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Photocurrent action spectra were obtained on the optimized cells and they follow the absorption features of the corresponding perylenes adsorbed on the electrode, indicating that the perylene dye is responsible for photocurrent generation. Perylenes H and t-Bu displayed IPCE spectra of comaprable breadth but the maximum IPCE of t-Bu (42% at 510 nm) eclipsed that of H (34% at 510 nm). Perylene OMe recorded the highest IPCE value (43% at 505 nm) as well as the broadest IPCE spectrum, with the absorption ceasing at ~700 nm. The presence of the electron donating groups on tBu and OMe contributed positively to the improvement of the higher IPCE in the corresponding devices, compared to H. This matches the trend that the driving force increases with introducing more electron-donating groups into the amine moieties (Table 2), leading to more efficient electron injection from the perylene excited singlet state to the CB of the TiO 2.23 Furthermore, it demonstrates how the favourable tuning of dye properties (max and Eox) enables OMe to overcome the intense quenching of fluorescence (as observed by steadystate fluoresence spectra) to undergo efficient electron injection into the TiO 2 substrate, resulting in improved light harvesting ability. Thus, both tuning Eox as well as extension of the -electron system facilitated favourable electron injection and longer wavelength absorption maximum observed in the IPCE spectrum respectively, resulting in the higher efficiency observed by this device. Figure 10. IPCE spectra of perylenes H (black), t-Bu (red), and OMe (blue).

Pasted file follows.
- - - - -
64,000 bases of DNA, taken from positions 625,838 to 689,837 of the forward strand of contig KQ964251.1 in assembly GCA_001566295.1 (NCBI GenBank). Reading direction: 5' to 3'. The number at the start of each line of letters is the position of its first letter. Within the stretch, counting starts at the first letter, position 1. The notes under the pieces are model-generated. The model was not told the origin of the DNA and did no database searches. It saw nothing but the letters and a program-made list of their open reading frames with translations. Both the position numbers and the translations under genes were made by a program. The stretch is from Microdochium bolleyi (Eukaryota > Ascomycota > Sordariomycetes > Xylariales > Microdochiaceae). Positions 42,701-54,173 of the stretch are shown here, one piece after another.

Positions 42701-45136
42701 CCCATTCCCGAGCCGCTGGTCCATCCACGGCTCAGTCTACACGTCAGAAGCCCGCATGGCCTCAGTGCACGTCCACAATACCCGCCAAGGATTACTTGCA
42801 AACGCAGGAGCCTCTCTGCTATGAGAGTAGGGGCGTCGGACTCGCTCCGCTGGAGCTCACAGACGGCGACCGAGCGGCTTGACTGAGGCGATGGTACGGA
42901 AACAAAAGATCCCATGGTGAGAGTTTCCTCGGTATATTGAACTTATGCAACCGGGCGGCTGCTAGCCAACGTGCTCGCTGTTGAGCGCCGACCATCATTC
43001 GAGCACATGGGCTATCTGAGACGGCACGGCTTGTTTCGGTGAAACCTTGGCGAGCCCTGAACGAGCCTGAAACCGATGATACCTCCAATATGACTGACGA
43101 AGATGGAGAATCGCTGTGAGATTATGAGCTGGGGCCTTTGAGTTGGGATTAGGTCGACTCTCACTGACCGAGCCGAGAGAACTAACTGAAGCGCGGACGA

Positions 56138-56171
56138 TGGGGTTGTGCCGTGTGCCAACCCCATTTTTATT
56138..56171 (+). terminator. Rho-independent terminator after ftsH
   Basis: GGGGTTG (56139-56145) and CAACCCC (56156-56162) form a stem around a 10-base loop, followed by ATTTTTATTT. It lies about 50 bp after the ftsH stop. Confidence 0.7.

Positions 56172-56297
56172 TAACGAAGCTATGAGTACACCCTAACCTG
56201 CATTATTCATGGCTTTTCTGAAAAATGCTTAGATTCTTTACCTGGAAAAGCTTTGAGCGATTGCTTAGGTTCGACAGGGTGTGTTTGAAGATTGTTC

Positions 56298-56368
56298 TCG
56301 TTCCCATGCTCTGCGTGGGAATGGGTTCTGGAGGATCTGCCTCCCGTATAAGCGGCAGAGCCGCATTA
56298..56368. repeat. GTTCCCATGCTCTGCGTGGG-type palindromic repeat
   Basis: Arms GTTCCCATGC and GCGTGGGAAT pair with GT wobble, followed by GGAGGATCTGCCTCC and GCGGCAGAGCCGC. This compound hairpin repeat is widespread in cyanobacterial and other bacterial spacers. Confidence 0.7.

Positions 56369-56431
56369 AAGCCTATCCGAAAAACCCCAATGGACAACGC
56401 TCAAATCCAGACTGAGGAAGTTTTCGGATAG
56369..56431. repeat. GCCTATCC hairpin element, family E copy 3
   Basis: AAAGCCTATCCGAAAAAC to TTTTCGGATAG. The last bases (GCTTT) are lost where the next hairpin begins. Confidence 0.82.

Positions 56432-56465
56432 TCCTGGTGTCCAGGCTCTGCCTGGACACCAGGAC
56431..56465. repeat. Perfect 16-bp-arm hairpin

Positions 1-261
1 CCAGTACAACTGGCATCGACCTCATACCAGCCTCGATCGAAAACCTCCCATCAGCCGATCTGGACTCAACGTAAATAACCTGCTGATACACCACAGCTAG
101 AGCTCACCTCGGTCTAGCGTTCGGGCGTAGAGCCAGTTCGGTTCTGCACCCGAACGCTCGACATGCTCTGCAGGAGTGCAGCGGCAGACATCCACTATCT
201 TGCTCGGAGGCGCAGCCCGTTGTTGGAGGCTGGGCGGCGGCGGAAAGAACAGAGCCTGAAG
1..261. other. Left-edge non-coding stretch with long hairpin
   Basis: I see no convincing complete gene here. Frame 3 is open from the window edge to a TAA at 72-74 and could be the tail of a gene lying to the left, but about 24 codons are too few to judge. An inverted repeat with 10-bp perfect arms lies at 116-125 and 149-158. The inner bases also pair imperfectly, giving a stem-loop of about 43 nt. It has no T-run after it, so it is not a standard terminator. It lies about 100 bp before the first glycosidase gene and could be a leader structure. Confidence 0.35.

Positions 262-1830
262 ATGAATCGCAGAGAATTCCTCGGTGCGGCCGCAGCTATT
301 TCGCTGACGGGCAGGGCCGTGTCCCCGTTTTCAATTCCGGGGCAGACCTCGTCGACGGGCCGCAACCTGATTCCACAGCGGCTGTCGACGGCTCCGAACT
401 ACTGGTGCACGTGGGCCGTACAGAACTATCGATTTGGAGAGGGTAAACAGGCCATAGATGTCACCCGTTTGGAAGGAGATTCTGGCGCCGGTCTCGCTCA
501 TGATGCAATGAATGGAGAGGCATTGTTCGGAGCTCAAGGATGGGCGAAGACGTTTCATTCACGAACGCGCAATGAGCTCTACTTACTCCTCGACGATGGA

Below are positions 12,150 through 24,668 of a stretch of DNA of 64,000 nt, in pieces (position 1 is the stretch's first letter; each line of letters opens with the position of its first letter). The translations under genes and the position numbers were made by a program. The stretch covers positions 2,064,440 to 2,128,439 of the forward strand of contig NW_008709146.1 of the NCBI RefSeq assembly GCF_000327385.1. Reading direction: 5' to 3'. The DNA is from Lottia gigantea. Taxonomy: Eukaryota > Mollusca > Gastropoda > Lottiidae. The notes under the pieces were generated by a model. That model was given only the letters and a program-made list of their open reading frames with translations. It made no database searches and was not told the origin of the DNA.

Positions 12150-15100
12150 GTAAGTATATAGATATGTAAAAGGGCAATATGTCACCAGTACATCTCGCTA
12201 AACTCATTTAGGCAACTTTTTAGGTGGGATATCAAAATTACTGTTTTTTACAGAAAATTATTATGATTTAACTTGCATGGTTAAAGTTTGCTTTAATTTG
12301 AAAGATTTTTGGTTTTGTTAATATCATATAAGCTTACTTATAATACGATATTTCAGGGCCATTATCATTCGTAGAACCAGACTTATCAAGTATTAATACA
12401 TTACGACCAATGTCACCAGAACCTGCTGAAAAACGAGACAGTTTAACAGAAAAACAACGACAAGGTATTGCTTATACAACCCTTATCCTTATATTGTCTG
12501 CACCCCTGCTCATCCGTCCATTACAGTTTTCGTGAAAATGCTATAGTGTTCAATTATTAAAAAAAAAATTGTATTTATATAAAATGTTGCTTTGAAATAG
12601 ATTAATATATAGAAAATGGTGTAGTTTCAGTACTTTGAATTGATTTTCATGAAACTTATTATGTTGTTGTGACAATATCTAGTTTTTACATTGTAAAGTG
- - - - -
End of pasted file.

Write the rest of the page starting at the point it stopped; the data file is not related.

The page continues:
Experimental General

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All chemicals were of reagent grade quality, purchased and used without further purification. Solvents were purchased This journal is © The Royal Society of Chemistry [year]